quite a lot of stuff for the kids," he recalls. "I once made a
spinning wheel for a daughter-in-law. If they want something, I make it for
Repair work also
keeps him busy, particularly for the Lincoln school districts. "I keep
their instruments going," he says. "Not long ago I repaired a string
bass for the junior high school. The fingerboard came off. I had to get it in
playing condition the same day."
He accepts money
for repairs only if he has to buy expensive materials. Occasionally he trades a
piece he has made for the work of another artist, perhaps trading a violin for a
He is especially
proud of one project he did back in the 1960s. "The State Capitol in
Springfield was being restored. The supervisor on the restoration project was
Jim Hickey, then the state librarian. He salvaged some nice pieces of walnut
from the rafters they had to replace and brought them to me.
[Duncan Hannah displays one of two
corner cabinets and a music stand he made in his
basement woodworking shop.]
Governor Otto Kerner had accumulated a lot of medals and wanted a chest to keep
them in, so I made a chest out of the walnut. I also made desk sets that hold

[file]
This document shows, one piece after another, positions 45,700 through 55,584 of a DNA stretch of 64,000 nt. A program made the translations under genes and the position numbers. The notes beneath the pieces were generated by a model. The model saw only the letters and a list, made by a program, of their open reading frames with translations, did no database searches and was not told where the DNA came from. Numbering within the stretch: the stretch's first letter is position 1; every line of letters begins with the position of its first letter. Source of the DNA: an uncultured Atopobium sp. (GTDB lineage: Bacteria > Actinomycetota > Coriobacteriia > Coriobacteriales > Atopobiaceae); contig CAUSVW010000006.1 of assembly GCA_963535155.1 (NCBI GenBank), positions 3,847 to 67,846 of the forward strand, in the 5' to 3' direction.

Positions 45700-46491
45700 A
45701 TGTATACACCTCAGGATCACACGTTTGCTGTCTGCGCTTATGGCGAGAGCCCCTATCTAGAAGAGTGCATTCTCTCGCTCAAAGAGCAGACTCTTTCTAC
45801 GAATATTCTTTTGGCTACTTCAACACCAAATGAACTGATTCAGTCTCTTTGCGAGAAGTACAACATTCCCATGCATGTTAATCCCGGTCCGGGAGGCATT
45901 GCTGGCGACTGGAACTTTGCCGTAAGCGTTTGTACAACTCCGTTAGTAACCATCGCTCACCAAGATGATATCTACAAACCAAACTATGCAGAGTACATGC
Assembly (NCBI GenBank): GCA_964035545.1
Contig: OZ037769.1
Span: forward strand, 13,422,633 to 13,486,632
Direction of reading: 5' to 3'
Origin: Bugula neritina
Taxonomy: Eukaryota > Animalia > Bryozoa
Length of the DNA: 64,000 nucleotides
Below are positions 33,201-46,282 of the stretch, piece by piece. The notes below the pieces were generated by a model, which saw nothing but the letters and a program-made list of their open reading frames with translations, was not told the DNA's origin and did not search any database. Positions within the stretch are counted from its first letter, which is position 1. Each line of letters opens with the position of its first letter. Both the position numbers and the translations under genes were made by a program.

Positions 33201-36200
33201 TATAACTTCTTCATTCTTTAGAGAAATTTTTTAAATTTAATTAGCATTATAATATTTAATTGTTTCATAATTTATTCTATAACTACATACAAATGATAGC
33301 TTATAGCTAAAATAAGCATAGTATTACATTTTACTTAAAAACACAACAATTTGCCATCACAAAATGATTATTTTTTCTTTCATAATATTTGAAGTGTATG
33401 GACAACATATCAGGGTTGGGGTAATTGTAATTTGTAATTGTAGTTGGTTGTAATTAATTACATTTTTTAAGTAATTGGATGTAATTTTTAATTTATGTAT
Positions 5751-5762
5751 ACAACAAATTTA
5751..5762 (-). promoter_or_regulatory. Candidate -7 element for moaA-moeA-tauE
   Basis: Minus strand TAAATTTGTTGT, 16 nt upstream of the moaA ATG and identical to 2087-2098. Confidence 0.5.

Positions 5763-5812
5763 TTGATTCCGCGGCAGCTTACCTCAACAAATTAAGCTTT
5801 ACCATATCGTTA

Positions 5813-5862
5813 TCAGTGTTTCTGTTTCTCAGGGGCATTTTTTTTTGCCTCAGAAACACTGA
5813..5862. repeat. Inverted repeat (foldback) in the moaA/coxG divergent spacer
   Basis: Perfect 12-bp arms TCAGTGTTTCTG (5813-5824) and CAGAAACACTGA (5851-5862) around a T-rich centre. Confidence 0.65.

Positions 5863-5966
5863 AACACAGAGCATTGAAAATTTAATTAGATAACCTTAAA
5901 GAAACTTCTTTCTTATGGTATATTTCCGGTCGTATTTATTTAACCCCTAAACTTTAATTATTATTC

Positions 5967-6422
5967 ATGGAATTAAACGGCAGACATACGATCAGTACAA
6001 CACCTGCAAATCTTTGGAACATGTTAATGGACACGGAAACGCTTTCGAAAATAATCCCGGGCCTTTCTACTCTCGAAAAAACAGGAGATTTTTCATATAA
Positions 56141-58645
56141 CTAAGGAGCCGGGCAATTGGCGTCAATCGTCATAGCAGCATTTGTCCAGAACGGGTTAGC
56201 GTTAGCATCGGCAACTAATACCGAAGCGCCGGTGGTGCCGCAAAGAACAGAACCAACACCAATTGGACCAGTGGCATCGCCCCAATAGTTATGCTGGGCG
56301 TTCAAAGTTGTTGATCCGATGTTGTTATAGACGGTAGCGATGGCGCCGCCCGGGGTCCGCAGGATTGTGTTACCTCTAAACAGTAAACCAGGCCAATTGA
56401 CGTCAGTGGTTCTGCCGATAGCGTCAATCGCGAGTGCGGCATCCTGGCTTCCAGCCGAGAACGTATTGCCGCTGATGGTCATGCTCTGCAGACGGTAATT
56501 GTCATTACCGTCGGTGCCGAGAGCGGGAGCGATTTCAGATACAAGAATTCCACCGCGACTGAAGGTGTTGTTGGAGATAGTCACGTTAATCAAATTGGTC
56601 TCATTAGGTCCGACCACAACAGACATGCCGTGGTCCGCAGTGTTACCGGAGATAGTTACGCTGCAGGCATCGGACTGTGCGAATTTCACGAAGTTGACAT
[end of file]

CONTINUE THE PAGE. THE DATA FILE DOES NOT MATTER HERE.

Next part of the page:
pens and paper, which went to leading state legislators. As payment I got a
little pile of walnut for my own use. I made a desk set out of it for Robert
Madigan when he first got elected."
Most of the
several dozen musical instruments Duncan has made "from scratch" are
violins, but he has also made violas and dulcimers and is working on a cello.
[Duncan Hannah explains how the top
of a violin is carved little by little from a piece of spruce wood.]
Making a violin is
a long and complicated process, which he doesnít try to hurry. "I could
do the carpenter work in a month or six weeks, if I didnít do anything else,
maybe even eat, but Iíve never done it that way," he says.
The top of the
violin is carved from spruce, a straight-grained wood, and the back and sides
from maple, which is hard and dense. The fingerboards and tail pieces are of
ebony. These woods have been used by violin makers for centuries because they
produce the best tone.